1st Feb 2023

EU takes WTO action against China over 'bullying' Lithuania

  • EU Commission vice-president Valdis Dombrovskis announcing the action against China (Photo: European Commission)
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The EU launched a case against China at the World Trade Organization (WTO) on Thursday (27 January) over its coercive practices against Lithuania and exporters from other member states.

"Let me me be clear, these measures are a threat to the integrity of the EU single market," commission vice-president Valdis Dombrovskis told reporters, and added: "these affect intra-EU trade and EU supply chains and negative impact on EU industry."

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The move signifies a further escalation between the two economic giants. It is also a politically symbolic move by the EU towards one of its smallest members, as the WTO dispute-settlement process could take years before it yields tangible results.

The EU's main trading partner, China, started blocking Lithuanian products and goods from other EU countries that contained Lithuanian components at its customs in December.

China's de facto ban on Lithuanian exports came after the EU member in July allowed Taiwan to open a representative office in Vilnius, under the country's name - instead of the capital, Taipei.

Beijing saw that as a challenge to its integrity, as it considers Taiwan part of its territory with no right to diplomatic recognition.

In response, China recalled its ambassador and downgraded ties with Lithuania, but has denied blocking Lithuanian goods.

Lithuania's move irked other EU members at the time, as it has been a diplomatic tradition to use the capital for Taiwan's representation, and Vilnius had not tipped off other member states of its decision.

However, the EU's launch of the WTO case is considered "a sign of solidarity", the German foreign ministry said on Thursday.

Lithuania's prime minister thanked the commission for taking action.

"Pressure, restrictions and threats are incompatible with WTO rules and values of the free world," Ingrida Šimonytė tweeted.


Dombrovskis said EU officials worked hard on collecting the evidence on Chinese customs banning Lithuanian imports, mostly affecting pharmaceuticals, lasers, electronics and food.

The measures also include rejection of import applications from Lithuania, and pressuring EU companies operating out of other EU member states to remove Lithuanian inputs from their supply chains when exporting to China.

Dombrovskis said there has been a 90-percent drop in trade from Lithuania to China in December 2021 compared to December a year earlier. Chinese firms are also cancelling orders from Lithuanian companies.

"The EU is determined to act as one and act fast against measures in breach of WTO rules," the Latvian commission vice-president added.

The case will be the first major test at the new dispute-settlement mechanism at the WTO, as the organisation's appellate body is not functioning after the US administration under former president Donald Trump held up appointments.

Consultations at the WTO will last for 60 days, after which the EU can ask for an adjudication panel. That will take at least six months to reach a verdict, while the EU can impose retaliatory tariffs. China can appeal the decision by the panel.

The commission said it is also pursuing diplomatic efforts to de-escalate the situation - but bilateral consultations have so far not produced results.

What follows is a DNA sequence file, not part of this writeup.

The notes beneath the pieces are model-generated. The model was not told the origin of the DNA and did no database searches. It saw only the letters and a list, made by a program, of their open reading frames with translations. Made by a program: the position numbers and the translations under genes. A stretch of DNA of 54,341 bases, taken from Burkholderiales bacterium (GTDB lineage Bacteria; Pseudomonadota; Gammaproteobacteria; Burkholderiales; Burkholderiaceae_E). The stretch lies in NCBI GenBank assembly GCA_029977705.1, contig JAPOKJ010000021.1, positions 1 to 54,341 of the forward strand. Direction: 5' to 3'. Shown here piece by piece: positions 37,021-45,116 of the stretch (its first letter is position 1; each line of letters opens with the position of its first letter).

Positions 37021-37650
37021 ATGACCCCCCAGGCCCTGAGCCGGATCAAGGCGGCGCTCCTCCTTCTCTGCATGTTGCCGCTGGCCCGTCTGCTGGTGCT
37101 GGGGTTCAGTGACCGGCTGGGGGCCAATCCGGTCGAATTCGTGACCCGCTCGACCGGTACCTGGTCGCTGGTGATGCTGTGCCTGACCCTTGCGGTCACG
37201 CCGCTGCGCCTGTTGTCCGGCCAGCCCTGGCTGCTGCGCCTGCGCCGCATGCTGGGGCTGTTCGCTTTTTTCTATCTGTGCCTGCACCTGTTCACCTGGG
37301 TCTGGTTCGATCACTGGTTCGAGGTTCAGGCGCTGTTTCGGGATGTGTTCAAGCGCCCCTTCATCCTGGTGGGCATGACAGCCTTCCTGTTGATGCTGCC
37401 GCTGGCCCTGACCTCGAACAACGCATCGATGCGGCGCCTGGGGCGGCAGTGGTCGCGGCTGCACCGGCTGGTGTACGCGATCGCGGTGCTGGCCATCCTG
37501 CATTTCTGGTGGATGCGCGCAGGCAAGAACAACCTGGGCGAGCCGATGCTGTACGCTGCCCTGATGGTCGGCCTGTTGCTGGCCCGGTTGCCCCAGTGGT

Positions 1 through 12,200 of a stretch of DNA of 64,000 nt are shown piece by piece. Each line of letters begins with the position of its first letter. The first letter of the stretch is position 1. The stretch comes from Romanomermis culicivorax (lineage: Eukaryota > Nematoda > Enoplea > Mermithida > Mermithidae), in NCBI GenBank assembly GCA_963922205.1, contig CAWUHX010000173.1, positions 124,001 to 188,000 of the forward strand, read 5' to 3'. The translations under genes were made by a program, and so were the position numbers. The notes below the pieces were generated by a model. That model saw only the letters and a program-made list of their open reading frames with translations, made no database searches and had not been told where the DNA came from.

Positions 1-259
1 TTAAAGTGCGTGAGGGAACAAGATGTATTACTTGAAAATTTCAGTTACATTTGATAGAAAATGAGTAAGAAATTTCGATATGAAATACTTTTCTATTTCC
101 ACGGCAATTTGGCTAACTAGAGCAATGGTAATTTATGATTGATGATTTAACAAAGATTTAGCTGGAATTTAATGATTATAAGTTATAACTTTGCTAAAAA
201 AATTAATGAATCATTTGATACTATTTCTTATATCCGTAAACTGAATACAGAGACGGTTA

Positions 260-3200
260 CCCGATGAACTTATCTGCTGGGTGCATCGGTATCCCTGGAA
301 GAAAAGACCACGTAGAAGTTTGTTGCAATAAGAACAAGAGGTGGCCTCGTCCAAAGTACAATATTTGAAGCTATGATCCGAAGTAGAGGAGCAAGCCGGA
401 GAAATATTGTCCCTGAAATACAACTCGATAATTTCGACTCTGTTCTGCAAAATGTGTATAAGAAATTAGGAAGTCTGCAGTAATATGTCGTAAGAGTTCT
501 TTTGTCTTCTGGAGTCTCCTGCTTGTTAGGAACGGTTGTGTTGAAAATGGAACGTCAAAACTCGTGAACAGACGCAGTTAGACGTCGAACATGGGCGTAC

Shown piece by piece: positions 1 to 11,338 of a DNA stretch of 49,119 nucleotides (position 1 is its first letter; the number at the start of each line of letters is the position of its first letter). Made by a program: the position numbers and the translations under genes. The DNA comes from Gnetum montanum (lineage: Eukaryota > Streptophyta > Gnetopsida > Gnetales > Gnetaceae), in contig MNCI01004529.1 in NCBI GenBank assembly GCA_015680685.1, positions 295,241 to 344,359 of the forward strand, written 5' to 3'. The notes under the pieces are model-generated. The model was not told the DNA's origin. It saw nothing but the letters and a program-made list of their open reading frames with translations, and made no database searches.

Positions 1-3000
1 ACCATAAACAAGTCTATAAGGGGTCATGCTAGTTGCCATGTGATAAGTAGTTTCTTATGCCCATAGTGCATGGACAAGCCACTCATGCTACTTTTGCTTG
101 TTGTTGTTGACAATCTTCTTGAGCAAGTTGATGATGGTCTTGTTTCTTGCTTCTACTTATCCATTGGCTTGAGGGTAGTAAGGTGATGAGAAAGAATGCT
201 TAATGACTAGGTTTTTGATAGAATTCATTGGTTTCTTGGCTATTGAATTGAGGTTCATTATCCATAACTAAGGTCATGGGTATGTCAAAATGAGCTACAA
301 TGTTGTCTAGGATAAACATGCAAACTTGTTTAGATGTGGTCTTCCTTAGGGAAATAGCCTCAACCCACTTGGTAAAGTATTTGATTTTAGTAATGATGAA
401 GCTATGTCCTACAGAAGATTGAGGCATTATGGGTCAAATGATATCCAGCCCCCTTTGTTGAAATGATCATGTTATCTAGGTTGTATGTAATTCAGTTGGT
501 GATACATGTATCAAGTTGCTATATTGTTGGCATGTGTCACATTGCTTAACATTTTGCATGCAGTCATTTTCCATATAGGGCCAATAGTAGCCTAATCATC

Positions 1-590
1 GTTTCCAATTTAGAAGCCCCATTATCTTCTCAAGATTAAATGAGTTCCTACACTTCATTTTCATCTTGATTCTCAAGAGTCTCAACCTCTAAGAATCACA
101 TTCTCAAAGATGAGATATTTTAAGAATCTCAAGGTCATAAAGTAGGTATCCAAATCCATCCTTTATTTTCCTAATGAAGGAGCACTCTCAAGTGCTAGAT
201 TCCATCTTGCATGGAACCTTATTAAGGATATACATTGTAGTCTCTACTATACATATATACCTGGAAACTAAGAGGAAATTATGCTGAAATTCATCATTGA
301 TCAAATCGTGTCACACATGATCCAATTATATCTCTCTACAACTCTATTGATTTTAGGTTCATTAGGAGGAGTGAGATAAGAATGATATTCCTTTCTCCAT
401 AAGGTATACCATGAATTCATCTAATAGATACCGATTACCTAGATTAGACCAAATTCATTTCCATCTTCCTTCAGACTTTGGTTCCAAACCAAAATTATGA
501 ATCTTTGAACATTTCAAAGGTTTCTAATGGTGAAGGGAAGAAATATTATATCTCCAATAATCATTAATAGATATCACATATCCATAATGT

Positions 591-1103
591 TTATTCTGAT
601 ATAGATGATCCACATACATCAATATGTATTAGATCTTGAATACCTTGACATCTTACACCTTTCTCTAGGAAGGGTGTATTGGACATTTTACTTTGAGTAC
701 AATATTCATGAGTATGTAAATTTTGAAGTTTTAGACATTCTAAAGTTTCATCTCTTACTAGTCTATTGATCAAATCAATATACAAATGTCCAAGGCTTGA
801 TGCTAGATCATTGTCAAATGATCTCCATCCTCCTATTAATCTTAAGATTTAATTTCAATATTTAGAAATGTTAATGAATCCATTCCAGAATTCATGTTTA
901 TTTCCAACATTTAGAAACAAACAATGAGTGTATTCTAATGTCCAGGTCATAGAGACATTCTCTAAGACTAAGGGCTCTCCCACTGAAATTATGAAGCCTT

"China always acts in accordance with WTO rules. […] The allegation that China coerced Lithuania is groundless and inconsistent with facts. The issue is between the two countries is a political one and not an economic one," the Chinese foreign ministry said on Thursday.

"The fraught relations are a result of Lithuania's action in bad faith that hurt Chinese interest, and not a matter of China exerting pressure on Lithuania. It is a bilateral issue between the two countries and not something between China and Europe," the spokesperson, Zhao Lijian, said, urging Lithuania to "correct its mistake".

"We hope the EU side will tell right from wrong, and stay vigilant of Lithiania's attempts to hold EU-China relations at hostage," he said.

Few tools

In the meantime, Dombrovskis urged EU capitals and the European Parliament to approve an anti-coercion instrument, proposed last December, that would allow the commission to take urgent measures such as an import bans.

Spanish socialist MEP Inmaculada Rodríguez-Piñero, who is responsible for trade relations with China, said she was glad that "the Commission flexes its muscles and takes a clear stance against the bullying of Lithuania and other countries by China".

The EU has few tools to act fast if one of its members is under such trade pressure.

China has been courting the EU during the Trump presidency, by portraying itself as another defender of multilateralism in contrast to Trump's "America First" policy.

However, last year the EU joined Washington, the UK and Canada in imposing sanctions on Chinese officials over accusations they are linked to the abuse of the Uyghur ethnic minority.

Beijing retaliated by sanctioning five MEPs, among others, which practically froze the ratification of the massive investment agreement between China and the EU, pushed by Germany, and agreed in December 2020.

"The parliament has been clear that it will not proceed with this ratification of this agreement in a situation where members of European Parliament are under China's sanctions," Dombrovskis said.


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